Cisco's first quarter results, which were better-than-expected, may allay some concerns about U.S. enterprise technology spending. What remains to be seen is whether Cisco is seeing a broader trend or just faring better than its key rivals.
The networking giant reported first quarter earnings of $2.1 billion, or 39 cents a share, on revenue of $11.9 billion, up 5.5 percent from a year ago. Non-GAAP earnings were 48 cents a share, two cents better than Wall Street expectations.
For the second quarter (story, statement), Cisco projected revenue growth of 3.5 percent to 5.5 percent from a year ago. Non-GAAP earnings per share in the second quarter are expected to be 47 cents a share to 48 cents a share. That outlook was better than expected.
Cisco shares were up 7 percent in early U.S. trading.
But the biggest takeaway from Cisco's results and earnings conference call is that U.S. businesses appear to be spending on technology. Cisco CEO John Chambers stopped short of saying IT spending has recovered, but sounded optimistic.
Also: IT spending slowdown, emerging trends reshuffles megavendor deck
What's notable here is that Cisco typically sees trends early. Cisco gets whacked with a spending slowdown before rivals see it. The company also sees a rebound before others.
While we feel very good about our performance and our opportunity, we all understand the uncertainty in the current macroeconomic environment. Specifically, we are modeling Europe to get worse before it gets better. We see signs of improvement in the US in both Enterprise, Service Provider, and Commercial. Unfortunately, it's still too early to call this a trend, though we are continuing to see what we like. And we feel good about our momentum in Asia-Pacific, Japan, and China, and anticipate this region to continue to be our fastest-growing region in the world.
Chambers then added that he expects the U.S. to lead the world out of the economic doldrums.
We believed for almost a year that for the U.S. has to lead the total globe out of this economic slowdown. It's not going to come from Europe, and while we were all hopeful about emerging countries, they just aren't going to be strong enough to really drive us out of this slowdown. So, we're watching very carefully the spending in the U.S. enterprise. The U.S. enterprise has grown literally as you look over this last year in terms of the direction, a year ago it was 15% growth, then it was 5%, then 0%, then 5%, and then this quarter 9%. And the number of large deals are up both in terms of the number and the size of those deals pretty solid.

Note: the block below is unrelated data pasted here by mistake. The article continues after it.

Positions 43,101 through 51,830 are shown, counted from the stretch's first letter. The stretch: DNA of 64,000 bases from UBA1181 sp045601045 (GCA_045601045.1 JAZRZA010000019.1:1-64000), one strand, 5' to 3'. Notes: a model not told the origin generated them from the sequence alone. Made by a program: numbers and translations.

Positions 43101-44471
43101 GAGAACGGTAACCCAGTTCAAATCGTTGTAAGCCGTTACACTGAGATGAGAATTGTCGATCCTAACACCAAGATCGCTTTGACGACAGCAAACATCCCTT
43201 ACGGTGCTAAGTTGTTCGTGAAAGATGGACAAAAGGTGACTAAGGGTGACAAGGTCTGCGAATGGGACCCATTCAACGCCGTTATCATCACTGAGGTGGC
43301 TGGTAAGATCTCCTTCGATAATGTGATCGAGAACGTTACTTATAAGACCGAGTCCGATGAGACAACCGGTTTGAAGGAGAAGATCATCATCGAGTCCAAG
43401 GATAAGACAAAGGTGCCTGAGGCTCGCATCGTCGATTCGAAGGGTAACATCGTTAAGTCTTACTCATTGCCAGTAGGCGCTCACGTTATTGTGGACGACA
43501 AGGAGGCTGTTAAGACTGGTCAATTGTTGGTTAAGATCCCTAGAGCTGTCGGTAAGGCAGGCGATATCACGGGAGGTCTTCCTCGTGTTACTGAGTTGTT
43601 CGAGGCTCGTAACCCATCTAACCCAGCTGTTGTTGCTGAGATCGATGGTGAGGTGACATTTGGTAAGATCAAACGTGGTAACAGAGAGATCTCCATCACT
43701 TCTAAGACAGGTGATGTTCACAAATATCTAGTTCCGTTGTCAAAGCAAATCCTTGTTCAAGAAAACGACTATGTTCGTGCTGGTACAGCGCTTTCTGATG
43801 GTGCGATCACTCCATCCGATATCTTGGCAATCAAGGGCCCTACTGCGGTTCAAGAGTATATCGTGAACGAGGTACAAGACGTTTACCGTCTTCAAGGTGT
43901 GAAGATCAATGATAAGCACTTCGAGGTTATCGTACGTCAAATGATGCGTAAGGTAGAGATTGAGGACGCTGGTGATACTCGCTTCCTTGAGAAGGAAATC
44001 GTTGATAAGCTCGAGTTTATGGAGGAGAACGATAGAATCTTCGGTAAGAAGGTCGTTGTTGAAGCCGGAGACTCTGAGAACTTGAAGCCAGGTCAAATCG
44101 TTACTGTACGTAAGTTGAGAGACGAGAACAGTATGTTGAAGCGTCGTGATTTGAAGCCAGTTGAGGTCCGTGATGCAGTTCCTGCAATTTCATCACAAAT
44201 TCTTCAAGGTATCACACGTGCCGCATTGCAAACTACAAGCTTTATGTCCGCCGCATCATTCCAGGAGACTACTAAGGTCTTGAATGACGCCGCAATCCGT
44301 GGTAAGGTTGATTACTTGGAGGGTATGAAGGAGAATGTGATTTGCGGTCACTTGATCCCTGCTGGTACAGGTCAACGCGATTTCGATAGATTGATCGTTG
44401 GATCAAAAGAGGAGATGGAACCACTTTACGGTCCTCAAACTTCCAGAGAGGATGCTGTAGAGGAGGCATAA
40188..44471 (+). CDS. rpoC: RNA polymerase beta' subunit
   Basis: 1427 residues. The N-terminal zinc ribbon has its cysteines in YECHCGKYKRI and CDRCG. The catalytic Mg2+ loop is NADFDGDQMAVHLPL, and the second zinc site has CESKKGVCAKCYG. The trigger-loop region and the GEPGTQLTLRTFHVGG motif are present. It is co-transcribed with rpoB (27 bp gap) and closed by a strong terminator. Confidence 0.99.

What's uncertain is whether Cisco's take will be similar to what other tech giants are seeing. Chambers said that Cisco was seeing its Unified Computing System (UCS) effort, which revolves around servers and integrated data center gear, pull in sales of its routers and switches. "This is especially important in terms of how CIOs are beginning to view Cisco, not just as the leader in communications, but view us as an IT player who also does communications," said Chambers.
Analysts said that Cisco may be taking share from large rivals. "The key positive, in our view, is evidence that the company’s aggressive posture is paying off in terms of market share gains against larger key rivals. On a relative basis, we believe the company is better positioned than its large competitors to navigate the challenging environment," said Wedbush analyst Rohit Chopra.
Other key takeaways on Cisco:
China sales were flat, but Cisco indicated that the market is key to the company's future. Chambers said:
We are committed to China. We are invested full force. We will partner in China and we'll work through ups and downs in the China market. We do think with the challenges going on that we will be under pressure in China for the next up couple quarters, and we've modeled that into our business analysis, but as I alluded to earlier, the Chinese are very effective in government and business. They will do what's right for the long-term, and candidly we will earn their trust and the ability to partner in the country. So I don't model that for a sustained issue. I see it a couple quarter issue in terms of how we move in that marketplace.
EMC is a key partner, but VMware's acquisition of Nicira changes the equation a bit. "The Nicira deal did clearly put pressure on us and them in terms of the relationship. They're (EMC) going to continue to be our strongest partner, and we're going to be very good there together," said Chambers. "In terms of opening up, however, the relationships, you are seeing us move with Citrix and you saw the first of a series of announcements there. You're going to see us get closer to players like NetApp and Red Hat, probably Microsoft, IBM if they'll have us. And you will see us do much what VMware has done in terms of an open approach to the markets supporting all four hypervisors, multiple players on this dock, et cetera."